The Magic in Being Lost: Part One
'You raise your torch to examine this room, causing the shadows of the vines to move. Your skin prickles as you attempt to convince your imagination that this room isn't crawling with Wadjets. It's just the shadow of the vines. It's just—’
She dropped the torch as her limbs shook, every part of her being demanded that she flee. She grit her teeth as she fought against the sensation, the dread seeping into her bones, the tingle in her spine and the growing weight in her throat.
She would not flee. She’d come too far to flee. She flattened both sets of ears to her head and grabbed the longer set, one in each paw. Her spine crawled. She squeezed her eyes shut as she mouthed a quiet mantra,
“No Wadjets, no Wadjets, there’s no Wadjets…” She could almost feel them skittering across her back. Weaving and threading through her fur. Wrapping around her neck.
She could not fight nor reason with the sensation, but she could ignore it. Focus. Focus was key. She risked several glances down at her body, it remained blissfully Wadjet-free.
There was a tight hot knot in her stomach that subsided as she breathed in and out, in and out. She let her eyes open when she felt calm. Focused. Prepared.
The room was still. Her discarded torch still cast odd shadows on the walls, but she’d gotten through the worst. She grabbed the torch again and examined her options. Only two awaited her.
Left or right?
Moss grew on the overhead to the left side, and water drip dropped to the floor, the sound louder than her steps, louder than her breath. She stretched the torch out, peering into the hole.
Apparently the treasure of the Faerie Caverns was characterized by two glowing eternal candles at its sides. She’d always assumed the light of the candles would be somewhat visible in the gloom, but the caves were nothing but dark, dark, dark. The fist sized torch was like a sliver of a spark in the dark, casting a light that just only stretched past her feet. It was more useful as a club than as a light source.
She went right if only due to an uneasy gut feeling at staring down the dark tunnel with looming shadows cast by the moss overhangs. It seemed no different. Dark, cold, and so confined only a Hissi could squeeze through comfortably. She was lucky she was a petite Aisha and not something with a bit more…girth. This might have otherwise been a dead end. Not that that would have stopped her. She was determined to find the treasure. No setback would send her storming out of the cave.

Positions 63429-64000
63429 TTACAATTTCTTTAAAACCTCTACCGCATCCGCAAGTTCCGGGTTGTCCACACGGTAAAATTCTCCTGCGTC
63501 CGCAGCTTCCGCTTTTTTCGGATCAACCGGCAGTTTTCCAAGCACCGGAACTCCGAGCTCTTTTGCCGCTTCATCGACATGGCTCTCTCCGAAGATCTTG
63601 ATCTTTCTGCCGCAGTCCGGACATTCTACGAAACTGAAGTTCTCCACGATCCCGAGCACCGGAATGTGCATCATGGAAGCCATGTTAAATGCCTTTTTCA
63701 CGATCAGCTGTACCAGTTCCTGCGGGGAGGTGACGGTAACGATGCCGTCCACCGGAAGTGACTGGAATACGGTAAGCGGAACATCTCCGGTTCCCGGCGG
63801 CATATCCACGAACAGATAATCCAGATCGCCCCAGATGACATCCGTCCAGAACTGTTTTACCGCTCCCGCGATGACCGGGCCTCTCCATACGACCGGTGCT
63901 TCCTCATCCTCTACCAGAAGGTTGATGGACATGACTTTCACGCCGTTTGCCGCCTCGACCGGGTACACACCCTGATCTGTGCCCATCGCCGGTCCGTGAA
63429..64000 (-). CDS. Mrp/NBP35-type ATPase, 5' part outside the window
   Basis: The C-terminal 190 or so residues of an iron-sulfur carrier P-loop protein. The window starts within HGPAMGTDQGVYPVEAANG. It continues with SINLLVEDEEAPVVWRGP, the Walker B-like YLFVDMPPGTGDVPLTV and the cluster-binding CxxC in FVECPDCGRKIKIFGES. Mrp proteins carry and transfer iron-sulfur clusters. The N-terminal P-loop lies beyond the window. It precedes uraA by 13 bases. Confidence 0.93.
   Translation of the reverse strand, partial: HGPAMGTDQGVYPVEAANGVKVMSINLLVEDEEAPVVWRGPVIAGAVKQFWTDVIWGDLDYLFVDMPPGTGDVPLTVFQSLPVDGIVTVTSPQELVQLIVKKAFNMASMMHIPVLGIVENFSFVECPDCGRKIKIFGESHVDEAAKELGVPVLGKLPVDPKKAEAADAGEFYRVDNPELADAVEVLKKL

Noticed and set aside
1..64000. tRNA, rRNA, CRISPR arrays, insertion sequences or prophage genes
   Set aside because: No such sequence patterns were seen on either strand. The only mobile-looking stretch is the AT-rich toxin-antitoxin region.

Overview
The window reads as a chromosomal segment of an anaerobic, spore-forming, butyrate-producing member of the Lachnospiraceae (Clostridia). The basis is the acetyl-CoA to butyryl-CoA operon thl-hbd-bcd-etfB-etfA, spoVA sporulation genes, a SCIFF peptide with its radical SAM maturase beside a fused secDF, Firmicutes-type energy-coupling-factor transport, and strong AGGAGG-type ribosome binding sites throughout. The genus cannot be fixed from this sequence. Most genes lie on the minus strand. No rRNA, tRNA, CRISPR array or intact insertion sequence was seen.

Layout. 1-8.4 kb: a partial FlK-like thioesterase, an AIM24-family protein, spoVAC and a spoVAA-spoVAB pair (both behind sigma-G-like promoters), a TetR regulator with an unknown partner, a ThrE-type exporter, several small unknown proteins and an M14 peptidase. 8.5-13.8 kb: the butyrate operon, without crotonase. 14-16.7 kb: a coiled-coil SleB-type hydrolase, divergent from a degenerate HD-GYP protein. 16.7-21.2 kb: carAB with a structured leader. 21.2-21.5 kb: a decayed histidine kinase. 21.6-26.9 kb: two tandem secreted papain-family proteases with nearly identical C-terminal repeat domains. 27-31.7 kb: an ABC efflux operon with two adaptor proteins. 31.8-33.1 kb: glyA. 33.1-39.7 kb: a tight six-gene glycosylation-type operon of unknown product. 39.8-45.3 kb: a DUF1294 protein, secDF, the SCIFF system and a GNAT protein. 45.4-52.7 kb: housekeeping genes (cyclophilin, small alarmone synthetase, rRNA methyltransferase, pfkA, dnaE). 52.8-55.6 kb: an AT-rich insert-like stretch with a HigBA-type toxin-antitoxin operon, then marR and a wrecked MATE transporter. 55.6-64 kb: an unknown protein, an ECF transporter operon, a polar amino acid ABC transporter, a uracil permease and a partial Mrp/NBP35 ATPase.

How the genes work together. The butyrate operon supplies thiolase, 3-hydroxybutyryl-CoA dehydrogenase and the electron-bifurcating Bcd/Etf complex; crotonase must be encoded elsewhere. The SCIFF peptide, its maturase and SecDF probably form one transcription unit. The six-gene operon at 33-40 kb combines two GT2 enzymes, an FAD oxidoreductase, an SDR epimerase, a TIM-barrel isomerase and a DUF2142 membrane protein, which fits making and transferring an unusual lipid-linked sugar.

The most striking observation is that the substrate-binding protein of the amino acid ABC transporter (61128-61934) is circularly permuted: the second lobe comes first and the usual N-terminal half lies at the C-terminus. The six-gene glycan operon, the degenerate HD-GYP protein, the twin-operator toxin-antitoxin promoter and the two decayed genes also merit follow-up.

She had to crouch at one point, tossing her torch ahead as she crawled through, her knees were scrapped and dust and rock were ground into her paws. It was a long slog, and a miserable one—cool water dripped down from above and the feeling was unpleasant—no Aisha liked getting wet. It gave her the creepy crawlies. She furrowed her brow and continued on as her back quivered with each drop of cold water. She distracted herself with the prospect of treasure. What would she find? A priceless artifact? A couple of measly NeoPoints? Something in between?
The tunnel opened up and she was treated to a sight.
It was a room bigger than it had any right to be. Faerie City and Jhudora’s Bluff could have fit in here with room to spare. Countless…stalagmites? Or was it stalactites?
Six years at the finest academy Brightvale had to offer and she didn’t know the difference. Her geology professor would have been ashamed to call her the star pupil, the best, most studious she’d seen in years. She did recall reading that it was all in the terminology. And weren’t there other types between the two? What use was her diploma if she couldn’t recall pointless trivia?
Well it didn’t matter. After she was done here she’d go back and read up on the proper terminology. She shrugged and made a mental note to make a trip to the Royal Library, and went—
Her torch flickered weakly in the dark, it had nearly burned through all her makeshift fuel. Soon she would be making her way through the cave in the dark which would have dire consequences. Why didn’t she grab a flashlight? Why had she not brought a flashlight in the first place? A torch would always run out faster than a flashlight.